Tarzan Is Alive and Well and Living in ….

The jungles of the world are places of adventure. Whether in Equatorial Africa, the Amazon basin, Borneo or the Philippines, anywhere there is jungle, there is danger from hostile tribes, man-eating predators, quicksand and disease. The jungle is no place for the faint of heart.

Some of the greatest characters live in the jungle. Mowgli is master of the Indian rain forest. Tarzan rules the apes in Edgar Rice Burroughs fantastic jungle. Characters like “Jungle Jim” and “Bomba the Jungle Boy” gain an air of the mysterious by having that word in their names. Jungle.

The concept of the ‘jungle lord’ haunts me. I know from factual accounts that the ‘noble savage’ is about as romantic an idea as there is. Actual wolf-boys have existed–inspiring Kipling to write The Jungle Books–but none of these poor unfortunates was a Mowgli or a Tarzan.

The Jungle Lord is a cultural construct, like the Western gun-fighter, the Northern Mountie, the Noir private detective or the African adventurer. All these motifs have factual counterparts, but it is in fiction that they take on another life, an iconic life, becoming part of the collective culture.

All these motifs explode during the Great Depression, then World War II and finally into the Cold War period. They are Pulp icons. Kipling creates the idea in 1894–Edgar Rice Burroughs expands and popularizes it in 1914–and by the 1960s the wave begins to subside and the Jungle Lord becomes a figure of parody and ridicule. The ideas that made the Jungle Lord (and all these other motifs) pure gold in the 1930-50s has become familiar, a part of our language. Not just stories in old Pulps, the Jungle Lord can be found in comics, films, radio and eventually television, popular songs and in cartoons.

The hard times of the Dirty Thirties called for robust heroes with simple challenges. The social unrest of the 1960s cast the false idols down and raised up new ones in JFK, Martin Luther King, Timothy Leary and Rock & Roll. No loin-clouted swingers need apply. (Strangely, James Bond, a fellow cut from the Pulp hero cloth, also becomes big, giving hero worshippers something to cling to. As would Tolkien`s hobbits.) The decades following the 1960s saw a minor resurgence, an evolution (pun intended) of the ape-man, as new comics and pastiches, movies and television tried to re-sculpt the Jungle Lord into a super-hero for the coming millennia. He’s still the Jungle Lord of old but with a new sensibility. And just a little nostalgia, as the Baby-Boomers, the Bronze Agers, look back more kindly at the leopard loin-cloth, the pet monkey, the jungle tree house with a sigh. Oh, what times we had in the jungle. What times we shall have again…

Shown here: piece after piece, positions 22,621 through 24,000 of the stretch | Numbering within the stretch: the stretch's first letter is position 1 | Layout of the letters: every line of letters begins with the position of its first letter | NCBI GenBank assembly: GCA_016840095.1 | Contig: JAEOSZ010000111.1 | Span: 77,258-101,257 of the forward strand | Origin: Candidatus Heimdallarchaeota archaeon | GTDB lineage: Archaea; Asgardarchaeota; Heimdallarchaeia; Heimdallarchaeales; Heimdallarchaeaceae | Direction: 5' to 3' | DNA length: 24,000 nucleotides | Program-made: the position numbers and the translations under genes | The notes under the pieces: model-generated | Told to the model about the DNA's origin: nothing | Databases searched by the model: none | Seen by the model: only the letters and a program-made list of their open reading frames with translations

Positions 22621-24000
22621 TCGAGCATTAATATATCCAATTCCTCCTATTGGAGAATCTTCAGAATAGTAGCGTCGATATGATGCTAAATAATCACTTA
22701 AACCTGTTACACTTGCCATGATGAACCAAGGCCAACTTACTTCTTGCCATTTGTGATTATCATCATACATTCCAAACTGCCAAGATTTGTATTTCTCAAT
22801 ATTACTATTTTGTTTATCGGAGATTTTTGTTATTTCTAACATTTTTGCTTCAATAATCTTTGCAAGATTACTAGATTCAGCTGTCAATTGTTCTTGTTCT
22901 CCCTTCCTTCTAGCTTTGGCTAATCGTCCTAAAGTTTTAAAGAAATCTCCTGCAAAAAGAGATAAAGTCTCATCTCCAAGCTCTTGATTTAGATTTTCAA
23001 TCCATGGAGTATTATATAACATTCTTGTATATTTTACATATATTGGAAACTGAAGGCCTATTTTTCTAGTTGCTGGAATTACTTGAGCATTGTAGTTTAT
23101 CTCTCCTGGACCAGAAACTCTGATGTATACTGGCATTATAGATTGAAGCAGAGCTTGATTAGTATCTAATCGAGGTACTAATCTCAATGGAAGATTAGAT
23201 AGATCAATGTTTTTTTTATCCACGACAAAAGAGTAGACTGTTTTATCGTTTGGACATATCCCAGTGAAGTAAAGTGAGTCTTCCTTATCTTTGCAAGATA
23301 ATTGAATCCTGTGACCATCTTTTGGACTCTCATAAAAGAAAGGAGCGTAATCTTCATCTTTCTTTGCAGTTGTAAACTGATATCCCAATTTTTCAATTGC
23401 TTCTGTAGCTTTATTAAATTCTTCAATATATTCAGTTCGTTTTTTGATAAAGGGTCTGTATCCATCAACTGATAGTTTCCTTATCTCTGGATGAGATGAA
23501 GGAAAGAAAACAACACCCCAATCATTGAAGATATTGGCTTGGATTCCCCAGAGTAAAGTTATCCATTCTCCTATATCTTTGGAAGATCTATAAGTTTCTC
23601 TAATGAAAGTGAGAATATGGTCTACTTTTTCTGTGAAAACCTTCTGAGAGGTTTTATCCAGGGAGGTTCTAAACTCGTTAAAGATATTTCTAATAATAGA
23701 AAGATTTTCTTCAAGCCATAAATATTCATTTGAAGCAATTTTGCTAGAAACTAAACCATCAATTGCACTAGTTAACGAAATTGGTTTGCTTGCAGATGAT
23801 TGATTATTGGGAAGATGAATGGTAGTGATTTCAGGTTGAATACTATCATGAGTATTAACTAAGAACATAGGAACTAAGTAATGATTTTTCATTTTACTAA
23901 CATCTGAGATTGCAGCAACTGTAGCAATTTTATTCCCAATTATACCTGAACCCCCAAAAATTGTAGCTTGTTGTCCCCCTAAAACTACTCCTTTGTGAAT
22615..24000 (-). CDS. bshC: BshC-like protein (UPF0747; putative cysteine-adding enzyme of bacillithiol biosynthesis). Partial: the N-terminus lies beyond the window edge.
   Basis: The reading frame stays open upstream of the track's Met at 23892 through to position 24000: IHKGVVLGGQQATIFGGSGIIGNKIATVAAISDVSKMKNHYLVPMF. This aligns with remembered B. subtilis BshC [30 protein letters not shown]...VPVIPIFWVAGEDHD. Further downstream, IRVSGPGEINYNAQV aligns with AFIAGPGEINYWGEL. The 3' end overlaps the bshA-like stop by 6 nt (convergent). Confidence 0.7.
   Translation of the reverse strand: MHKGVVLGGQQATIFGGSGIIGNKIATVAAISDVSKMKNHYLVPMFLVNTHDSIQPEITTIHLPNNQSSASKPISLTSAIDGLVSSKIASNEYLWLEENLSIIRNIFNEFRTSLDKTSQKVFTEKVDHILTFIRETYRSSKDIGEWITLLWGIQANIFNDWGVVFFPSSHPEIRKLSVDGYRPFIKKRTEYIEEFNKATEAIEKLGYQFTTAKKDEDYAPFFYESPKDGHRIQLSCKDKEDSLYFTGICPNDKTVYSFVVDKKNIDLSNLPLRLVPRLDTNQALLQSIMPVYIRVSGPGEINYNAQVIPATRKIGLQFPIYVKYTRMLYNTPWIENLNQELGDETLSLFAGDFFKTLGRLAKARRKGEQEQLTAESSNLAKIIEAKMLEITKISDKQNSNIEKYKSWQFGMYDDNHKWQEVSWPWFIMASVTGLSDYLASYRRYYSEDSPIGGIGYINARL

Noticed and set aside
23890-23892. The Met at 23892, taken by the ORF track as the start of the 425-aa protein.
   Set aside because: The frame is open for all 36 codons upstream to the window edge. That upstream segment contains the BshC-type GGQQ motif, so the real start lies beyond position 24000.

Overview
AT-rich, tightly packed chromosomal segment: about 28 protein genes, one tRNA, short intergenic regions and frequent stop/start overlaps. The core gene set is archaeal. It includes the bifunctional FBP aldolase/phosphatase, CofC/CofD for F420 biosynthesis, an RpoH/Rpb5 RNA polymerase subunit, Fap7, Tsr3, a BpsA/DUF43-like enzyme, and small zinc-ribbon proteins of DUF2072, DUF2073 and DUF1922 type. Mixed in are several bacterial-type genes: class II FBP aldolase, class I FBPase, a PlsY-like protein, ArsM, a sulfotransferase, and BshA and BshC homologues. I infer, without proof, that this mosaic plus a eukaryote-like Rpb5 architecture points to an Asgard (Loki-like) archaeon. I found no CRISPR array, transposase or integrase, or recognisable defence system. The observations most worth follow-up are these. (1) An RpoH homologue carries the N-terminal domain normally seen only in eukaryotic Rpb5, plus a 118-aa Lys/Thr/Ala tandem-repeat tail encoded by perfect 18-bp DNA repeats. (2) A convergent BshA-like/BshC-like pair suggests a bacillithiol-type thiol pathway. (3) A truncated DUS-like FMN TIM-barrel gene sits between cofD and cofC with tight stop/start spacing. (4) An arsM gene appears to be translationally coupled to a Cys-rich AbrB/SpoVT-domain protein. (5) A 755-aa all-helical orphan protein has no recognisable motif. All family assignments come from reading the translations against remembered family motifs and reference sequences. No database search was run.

The stories in this blog are endowed with the same wonderful magic. Some of the authors will be well-known to jungle fans: Rudyard Kipling, H. Rider Haggard, Edgar Rice Burroughs, names that conjure fantastic images of heroes. Others may be new to you, coming from the pages of the Pulps, a publishing realm that embraced the jungle, as it did the hostile alien planet, the wild west, the dark and dirty streets and anywhere else that is home to violent action and its offspring: bravery.

It won’t surprise long-time fans of the Pulps and earlier writing that racism can be found here too. Many adventure writers did not see the local inhabitants as anything more than a danger to derive thrills from. Consequently Africans, Asians and others are treated in a way that is not acceptable today. Rather than edit away our past, I am sure readers are sophisticated enough to realize these out-dated modes of thinking are not being condoned here. Prepare yourself. Take plenty of quinine pills, a machete, a pith helmet or two. The mighty jungle awaits…


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